Caius Martius Coriolanus is a bit of a wanker. In his introduction to Coriolanus, Stanley Wells points out that for all his unpleasantness, he is also a staggeringly successful soldier, and I think that that is perhaps his biggest fault. He is a man who only knows one thing. He knows how to be a good soldier, and that is different vastly from being a good politician or even a good man. He lacks the skills to maneuver the civilian politics, he despises those who have not fought for their country (aside note: the plebs were allowed to join the army, but they rarely progressed through the ranks – forever stuck as the proverbial cannon fodder was hardly an incentive for them to become soldiers), he distrusts civilian democracy. In Aufidius he has, in a strange way, a soul mate – the two men may be enemies, but they also have a healthy respect for one another. As Coriolanus early on points out, Aufidius is “a lion I am proud to hunt”- he sees Aufidius as his equal and therefore worth his while as an enemy, while the plebs and the senators don’t deserve his concern as enemies or allies. He is also a man who has neither intuition nor introspection; when he is banished from Rome he is incapable of seeing any fault in his own conduct. He addresses the people only because he is persuaded to do so, not because he understands the importance of it. When he is banished, he lays the blame on everyone but himself. In a man more charming, more prone to listening to others, even a little bit more willing to compromise, this unyielding quality would be a sign of integrity – Coriolanus only manages to look stubborn, arrogant and completely out of touch with his surroundings.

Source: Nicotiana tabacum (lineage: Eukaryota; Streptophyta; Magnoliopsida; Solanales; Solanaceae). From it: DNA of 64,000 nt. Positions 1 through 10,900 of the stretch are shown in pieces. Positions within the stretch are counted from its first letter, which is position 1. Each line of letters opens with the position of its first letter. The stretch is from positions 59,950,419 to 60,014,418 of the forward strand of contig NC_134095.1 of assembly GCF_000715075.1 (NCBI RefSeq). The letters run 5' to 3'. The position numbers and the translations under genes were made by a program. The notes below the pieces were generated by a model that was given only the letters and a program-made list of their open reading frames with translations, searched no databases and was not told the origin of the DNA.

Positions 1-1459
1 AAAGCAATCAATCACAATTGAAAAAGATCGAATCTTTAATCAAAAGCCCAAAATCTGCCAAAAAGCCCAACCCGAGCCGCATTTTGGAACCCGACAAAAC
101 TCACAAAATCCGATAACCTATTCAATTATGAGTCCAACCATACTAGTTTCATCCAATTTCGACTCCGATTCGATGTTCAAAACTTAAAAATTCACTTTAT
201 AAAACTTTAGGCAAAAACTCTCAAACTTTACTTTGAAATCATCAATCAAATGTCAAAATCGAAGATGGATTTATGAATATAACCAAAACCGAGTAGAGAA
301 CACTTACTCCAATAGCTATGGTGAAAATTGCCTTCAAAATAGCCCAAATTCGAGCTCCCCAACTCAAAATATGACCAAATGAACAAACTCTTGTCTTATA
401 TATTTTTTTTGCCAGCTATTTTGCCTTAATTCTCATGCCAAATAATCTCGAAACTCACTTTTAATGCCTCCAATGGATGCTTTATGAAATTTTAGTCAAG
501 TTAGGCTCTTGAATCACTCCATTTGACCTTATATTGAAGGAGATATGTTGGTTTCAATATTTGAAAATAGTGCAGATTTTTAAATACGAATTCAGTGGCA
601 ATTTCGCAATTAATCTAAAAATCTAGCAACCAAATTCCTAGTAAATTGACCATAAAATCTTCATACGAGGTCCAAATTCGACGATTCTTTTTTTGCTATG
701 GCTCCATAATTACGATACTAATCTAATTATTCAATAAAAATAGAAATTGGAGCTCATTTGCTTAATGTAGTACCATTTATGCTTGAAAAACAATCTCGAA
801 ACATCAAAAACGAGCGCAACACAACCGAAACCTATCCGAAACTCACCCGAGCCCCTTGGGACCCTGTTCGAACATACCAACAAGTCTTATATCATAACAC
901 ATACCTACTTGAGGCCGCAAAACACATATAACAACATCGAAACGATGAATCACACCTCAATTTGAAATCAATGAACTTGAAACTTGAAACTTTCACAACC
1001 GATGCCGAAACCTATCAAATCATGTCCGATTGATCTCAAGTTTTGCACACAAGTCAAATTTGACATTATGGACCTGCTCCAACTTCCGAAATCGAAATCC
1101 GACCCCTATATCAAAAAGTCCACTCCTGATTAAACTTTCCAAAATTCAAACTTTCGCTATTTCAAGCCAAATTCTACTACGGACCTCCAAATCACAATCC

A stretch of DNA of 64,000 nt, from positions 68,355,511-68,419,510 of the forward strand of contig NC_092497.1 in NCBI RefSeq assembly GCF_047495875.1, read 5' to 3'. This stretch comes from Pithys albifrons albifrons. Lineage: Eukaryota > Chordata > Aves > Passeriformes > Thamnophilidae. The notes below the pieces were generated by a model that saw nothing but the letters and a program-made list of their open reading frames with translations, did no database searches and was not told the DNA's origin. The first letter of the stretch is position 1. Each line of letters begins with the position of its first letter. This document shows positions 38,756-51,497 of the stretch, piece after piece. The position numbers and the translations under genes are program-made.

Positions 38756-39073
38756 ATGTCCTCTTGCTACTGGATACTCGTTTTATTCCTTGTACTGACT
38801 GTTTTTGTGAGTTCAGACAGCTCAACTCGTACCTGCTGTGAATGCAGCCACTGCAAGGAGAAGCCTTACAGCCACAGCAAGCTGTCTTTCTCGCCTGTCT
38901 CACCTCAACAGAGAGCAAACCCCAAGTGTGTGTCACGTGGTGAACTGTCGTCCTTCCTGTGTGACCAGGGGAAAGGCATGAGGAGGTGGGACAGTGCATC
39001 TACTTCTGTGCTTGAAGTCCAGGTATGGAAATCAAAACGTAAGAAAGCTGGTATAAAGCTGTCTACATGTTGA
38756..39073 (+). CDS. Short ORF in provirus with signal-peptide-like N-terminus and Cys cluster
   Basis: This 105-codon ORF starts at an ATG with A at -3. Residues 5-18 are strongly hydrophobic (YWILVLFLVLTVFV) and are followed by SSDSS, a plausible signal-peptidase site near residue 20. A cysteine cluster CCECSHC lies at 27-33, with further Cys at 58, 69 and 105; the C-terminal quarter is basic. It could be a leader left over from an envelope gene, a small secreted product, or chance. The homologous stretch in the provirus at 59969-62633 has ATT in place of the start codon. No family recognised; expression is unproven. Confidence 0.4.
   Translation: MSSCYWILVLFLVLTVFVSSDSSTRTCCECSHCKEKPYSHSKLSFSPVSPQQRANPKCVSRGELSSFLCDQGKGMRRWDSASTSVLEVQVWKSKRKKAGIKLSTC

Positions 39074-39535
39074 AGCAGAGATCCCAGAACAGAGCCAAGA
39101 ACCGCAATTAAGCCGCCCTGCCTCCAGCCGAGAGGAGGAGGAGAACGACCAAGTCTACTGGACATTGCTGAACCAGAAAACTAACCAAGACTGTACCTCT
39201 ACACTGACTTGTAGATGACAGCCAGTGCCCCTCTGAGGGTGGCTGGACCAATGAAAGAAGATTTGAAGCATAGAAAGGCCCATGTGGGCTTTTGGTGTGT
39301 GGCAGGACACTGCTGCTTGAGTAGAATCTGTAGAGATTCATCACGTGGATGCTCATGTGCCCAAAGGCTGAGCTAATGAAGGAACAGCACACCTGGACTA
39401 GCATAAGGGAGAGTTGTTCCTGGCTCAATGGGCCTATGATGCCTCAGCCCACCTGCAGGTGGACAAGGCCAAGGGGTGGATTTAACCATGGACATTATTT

Coriolanus is his mother’s son – Volumnia perhaps has the social skills that he lacks, but she displays similarly singular mind. Her cause is first and foremost her son. She props him up when propping up is needed, pleads with him when she knows that he’s destroying himself. She loves her son, but I am not convinced that he can return her love – her love, or his wife’s love, or even his son’s love. He can only do right by them, which isn’t quite the same. It is interesting that Coriolanus has virtually no interaction with his wife; in the play she is practically mute; present but not speaking. Much has also been made of the relationship Coriolanus has with Aufidius – the peculiar, mutual reverence often seen as homoerotic, and adding another layer to the modern interpretations of the character.
Is it any good?
Yes – although it’s the second longest (after Hamlet) of Shakespeare’s plays, it’s streamlined and austere, the language as dry as it is poetic.
Coriolanus is the only Shakespeare play that has been banned in modern times – in 1930s France because it was popular among fascists, and in post-WWII Germany for being militaristic.
What say thou?
There are lots of excellent speeches and poetic language, even if Coriolanus doesn’t really talk much about himself. Others have plenty to say about him though, including this excellent speech from the end of Act 4, by Aufidius: